GamesBeat: Is Myst ready for a comeback?
Philip: I’ve watched through the years as Myst has had several comebacks, and continues to have them. After Myst came out on the PC in 1993, it continued to find new audiences on consoles, mobile devices, handheld devices — most recently the Nintendo Switch. So I think in answer to your question, Myst has already had many ‘comebacks’ and will continue to, as long as there are fans of great story, interesting puzzles, and a compelling adventure.
Rand: Depending on your point of view: Myst never needed a comeback, or Myst always needs a comeback. The original Myst will always be special, but the various sequels and versions take advantage of technology to offer different perspectives of the worlds. It’s a matter of personal taste. I know that the larger story that surrounds Myst always seems to beg to be told in one form or another.
Robyn: I’ve been away from Myst since the end of Riven — hard to believe it’s been over two decades! So I’ve been experiencing the various Mysts as the world experiences them. I think for me, a comeback might mean working again on a Myst project. Crossing my fingers on that one.
GamesBeat: What stories are you most excited to share with the documentary?
Philip: One of the things I’m most excited to do is take Robyn and Rand to meet some of the people who had a hand in creating the hardware and software that allowed Myst to happen. Some of these people they knew back in the day, but some they’ve never met! We’re talking about the people responsible for creating the incredible devices and technologies that we still use today, people in Japan, Europe, and here in the U.S. The brothers talk fondly about so many incredible memories they have of these cutting-edge inventions appearing on the scene and literally changing the course of how the game was made. It really was the dawn of the age of video games — when they entered pop culture. And Myst was one of those games that inspired a new generation of games, gamers, and game creators.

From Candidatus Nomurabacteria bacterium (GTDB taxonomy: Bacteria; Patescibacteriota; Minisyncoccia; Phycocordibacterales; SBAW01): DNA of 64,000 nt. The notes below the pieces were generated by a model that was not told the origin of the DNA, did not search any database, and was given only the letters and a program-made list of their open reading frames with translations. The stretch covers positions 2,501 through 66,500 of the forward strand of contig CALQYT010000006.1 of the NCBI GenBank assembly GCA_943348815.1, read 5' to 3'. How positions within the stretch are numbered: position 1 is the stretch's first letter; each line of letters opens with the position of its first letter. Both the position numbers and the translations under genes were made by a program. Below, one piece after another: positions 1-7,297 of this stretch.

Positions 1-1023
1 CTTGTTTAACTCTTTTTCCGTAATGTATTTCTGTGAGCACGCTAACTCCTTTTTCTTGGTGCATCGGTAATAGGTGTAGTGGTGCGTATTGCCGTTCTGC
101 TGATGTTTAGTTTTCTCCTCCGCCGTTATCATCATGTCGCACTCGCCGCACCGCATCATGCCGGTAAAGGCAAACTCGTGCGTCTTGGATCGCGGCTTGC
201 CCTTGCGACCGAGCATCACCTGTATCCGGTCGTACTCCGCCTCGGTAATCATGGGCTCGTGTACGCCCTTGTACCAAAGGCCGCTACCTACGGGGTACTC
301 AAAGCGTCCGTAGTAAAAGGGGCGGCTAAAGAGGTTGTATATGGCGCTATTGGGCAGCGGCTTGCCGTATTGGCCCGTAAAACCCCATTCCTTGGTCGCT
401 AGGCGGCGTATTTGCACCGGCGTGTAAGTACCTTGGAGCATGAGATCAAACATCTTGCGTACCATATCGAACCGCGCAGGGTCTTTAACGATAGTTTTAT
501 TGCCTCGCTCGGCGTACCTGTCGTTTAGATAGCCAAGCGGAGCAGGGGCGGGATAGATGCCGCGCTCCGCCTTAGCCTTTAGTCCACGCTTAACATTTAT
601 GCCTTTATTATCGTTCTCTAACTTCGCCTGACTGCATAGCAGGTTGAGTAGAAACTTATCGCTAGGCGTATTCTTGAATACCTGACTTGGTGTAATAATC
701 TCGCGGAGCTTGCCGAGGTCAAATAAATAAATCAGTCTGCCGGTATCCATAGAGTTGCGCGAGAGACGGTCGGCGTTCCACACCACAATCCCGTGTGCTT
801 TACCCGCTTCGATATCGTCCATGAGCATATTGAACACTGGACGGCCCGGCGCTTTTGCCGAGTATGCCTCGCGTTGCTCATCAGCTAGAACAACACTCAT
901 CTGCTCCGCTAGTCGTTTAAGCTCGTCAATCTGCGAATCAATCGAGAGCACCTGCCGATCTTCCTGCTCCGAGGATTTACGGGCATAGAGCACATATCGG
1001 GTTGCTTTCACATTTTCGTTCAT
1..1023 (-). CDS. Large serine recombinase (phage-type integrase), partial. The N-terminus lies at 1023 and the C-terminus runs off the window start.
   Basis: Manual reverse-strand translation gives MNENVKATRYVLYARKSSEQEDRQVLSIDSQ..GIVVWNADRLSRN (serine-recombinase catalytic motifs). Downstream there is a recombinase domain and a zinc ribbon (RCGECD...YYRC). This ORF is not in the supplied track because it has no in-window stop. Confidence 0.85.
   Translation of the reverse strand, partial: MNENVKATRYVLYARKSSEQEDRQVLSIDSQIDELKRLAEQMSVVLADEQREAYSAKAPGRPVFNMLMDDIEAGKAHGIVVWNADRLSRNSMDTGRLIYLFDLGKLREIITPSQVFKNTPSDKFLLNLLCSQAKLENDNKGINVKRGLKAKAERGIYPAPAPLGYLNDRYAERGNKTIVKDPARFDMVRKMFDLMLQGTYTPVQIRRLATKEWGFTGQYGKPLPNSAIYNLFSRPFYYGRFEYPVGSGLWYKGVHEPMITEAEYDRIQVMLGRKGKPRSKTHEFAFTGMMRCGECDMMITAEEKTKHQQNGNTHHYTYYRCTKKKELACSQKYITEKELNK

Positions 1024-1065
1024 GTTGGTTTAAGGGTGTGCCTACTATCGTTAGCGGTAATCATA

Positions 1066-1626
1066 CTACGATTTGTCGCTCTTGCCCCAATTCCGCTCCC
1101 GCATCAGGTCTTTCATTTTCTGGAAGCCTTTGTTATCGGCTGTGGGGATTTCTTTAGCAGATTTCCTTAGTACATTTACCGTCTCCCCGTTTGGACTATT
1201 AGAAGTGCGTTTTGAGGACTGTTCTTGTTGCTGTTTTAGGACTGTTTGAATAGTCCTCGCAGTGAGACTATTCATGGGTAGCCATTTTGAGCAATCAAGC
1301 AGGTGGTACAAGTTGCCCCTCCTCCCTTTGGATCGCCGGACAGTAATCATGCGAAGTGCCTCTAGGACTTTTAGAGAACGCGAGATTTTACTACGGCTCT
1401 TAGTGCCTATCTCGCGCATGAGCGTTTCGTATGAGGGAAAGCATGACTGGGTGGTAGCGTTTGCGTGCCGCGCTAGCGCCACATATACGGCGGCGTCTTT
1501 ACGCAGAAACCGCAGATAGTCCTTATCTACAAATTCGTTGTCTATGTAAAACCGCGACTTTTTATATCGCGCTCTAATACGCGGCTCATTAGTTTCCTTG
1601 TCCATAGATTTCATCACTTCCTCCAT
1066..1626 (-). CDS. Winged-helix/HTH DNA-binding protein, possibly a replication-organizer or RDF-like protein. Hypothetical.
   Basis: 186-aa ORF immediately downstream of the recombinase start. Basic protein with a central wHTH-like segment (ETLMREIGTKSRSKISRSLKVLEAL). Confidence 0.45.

Rand: I’ll have to echo Philip on this one. I am in awe of the amazing people that built the technology that enabled us to make Myst. Those are some of my heroes, most of whom are unsung, and it would be amazing to chat with or just express how much fun we had using and misusing their tools to make our world.
Robyn: Because of the press at the time, people get the idea it was all Rand and Robyn. I hope Philip gets the opportunity to chase down some of these other threads to the story: some of the bigger-picture stew that was blended together. From the little company in Japan who invested in the project, with practically zero idea of what the game was going to be, to Bill Atkinson, who created HyperCard, the tool without which Myst would have been nearly impossible to create within our budget. These stories of what led up to this Myst thing are especially interesting. In the end, I think a viewer will see that Myst was almost inevitable. Someone was going to do Myst, or a game like Myst. We were lucky to be the first. And we had a bit of foresight.